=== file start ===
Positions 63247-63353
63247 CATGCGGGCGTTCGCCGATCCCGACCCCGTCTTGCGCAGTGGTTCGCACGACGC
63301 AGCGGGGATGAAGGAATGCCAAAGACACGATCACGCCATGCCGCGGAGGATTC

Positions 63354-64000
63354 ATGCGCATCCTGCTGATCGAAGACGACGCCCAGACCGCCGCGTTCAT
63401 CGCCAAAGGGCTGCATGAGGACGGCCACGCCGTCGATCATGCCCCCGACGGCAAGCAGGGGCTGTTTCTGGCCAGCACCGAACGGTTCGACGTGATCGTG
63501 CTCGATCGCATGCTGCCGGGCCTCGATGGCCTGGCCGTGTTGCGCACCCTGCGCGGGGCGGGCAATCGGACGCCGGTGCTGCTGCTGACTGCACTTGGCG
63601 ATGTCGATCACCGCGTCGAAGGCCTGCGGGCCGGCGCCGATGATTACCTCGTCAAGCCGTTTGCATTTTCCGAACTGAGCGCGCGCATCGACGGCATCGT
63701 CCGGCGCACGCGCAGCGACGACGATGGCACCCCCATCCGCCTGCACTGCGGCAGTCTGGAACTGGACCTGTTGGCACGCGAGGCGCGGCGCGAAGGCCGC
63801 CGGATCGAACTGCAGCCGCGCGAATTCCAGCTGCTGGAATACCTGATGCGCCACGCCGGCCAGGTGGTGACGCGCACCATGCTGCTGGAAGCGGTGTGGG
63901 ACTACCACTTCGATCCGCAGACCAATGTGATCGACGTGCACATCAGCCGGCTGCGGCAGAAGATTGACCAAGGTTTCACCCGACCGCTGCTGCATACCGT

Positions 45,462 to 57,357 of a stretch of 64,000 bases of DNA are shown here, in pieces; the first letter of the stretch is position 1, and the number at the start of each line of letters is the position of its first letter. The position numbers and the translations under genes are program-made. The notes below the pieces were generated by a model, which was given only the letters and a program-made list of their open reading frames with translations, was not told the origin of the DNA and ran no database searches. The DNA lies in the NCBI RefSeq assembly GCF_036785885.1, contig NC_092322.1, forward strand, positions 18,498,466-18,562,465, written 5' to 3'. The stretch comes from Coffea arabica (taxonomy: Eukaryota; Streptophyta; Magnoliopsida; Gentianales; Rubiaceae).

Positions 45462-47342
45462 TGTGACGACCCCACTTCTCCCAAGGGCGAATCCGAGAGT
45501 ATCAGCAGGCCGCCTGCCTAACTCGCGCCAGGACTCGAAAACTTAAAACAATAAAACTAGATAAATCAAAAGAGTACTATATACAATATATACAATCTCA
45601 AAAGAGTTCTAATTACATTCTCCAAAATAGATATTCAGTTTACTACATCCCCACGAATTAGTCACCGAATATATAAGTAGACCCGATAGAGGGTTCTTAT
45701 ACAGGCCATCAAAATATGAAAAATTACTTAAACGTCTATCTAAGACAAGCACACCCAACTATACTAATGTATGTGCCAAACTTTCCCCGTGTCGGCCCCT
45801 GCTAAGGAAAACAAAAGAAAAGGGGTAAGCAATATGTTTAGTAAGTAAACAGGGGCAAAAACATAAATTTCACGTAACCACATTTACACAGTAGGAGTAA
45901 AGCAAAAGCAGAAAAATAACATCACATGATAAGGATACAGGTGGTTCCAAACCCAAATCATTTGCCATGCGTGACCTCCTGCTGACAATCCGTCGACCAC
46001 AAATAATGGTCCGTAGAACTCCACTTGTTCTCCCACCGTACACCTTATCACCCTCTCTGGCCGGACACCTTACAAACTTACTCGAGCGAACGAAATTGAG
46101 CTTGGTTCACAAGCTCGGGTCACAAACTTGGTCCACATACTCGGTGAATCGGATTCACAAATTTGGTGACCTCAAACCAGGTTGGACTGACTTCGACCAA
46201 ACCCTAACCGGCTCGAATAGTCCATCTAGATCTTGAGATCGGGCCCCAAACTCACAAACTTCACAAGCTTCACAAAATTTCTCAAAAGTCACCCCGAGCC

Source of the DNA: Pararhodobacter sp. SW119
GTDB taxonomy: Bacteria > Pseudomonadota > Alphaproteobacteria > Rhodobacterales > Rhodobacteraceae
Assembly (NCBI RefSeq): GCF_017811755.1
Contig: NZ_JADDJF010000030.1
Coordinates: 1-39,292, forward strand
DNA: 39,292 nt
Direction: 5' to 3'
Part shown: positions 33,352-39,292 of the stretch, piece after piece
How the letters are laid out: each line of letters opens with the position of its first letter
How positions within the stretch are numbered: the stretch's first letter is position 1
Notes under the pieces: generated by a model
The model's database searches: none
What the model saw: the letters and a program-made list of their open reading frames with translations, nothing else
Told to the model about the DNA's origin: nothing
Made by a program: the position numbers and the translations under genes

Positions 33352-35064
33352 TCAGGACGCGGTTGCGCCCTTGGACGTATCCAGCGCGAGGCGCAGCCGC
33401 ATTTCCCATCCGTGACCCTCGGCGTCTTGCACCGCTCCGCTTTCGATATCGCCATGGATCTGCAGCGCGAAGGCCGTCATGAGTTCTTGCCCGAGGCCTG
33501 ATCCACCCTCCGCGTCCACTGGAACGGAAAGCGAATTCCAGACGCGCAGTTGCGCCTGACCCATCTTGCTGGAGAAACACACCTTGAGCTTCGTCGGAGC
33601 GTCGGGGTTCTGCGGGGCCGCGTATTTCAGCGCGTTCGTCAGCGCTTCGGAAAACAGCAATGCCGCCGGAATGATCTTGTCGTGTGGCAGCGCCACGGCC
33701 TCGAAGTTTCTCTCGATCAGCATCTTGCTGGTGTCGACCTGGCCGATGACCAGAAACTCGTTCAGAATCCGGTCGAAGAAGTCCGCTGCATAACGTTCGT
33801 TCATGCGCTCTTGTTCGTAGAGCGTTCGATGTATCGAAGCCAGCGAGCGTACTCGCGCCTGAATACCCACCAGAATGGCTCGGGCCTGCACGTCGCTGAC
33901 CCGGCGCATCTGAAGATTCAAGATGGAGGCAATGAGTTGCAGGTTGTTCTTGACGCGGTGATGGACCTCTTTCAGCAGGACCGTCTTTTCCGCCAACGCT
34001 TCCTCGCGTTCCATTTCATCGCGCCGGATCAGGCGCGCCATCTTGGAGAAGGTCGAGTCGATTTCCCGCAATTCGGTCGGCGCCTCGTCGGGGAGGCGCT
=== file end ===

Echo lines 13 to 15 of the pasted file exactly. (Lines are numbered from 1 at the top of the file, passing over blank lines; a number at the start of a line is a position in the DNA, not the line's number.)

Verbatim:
Positions 45462-47342
45462 TGTGACGACCCCACTTCTCCCAAGGGCGAATCCGAGAGT
45501 ATCAGCAGGCCGCCTGCCTAACTCGCGCCAGGACTCGAAAACTTAAAACAATAAAACTAGATAAATCAAAAGAGTACTATATACAATATATACAATCTCA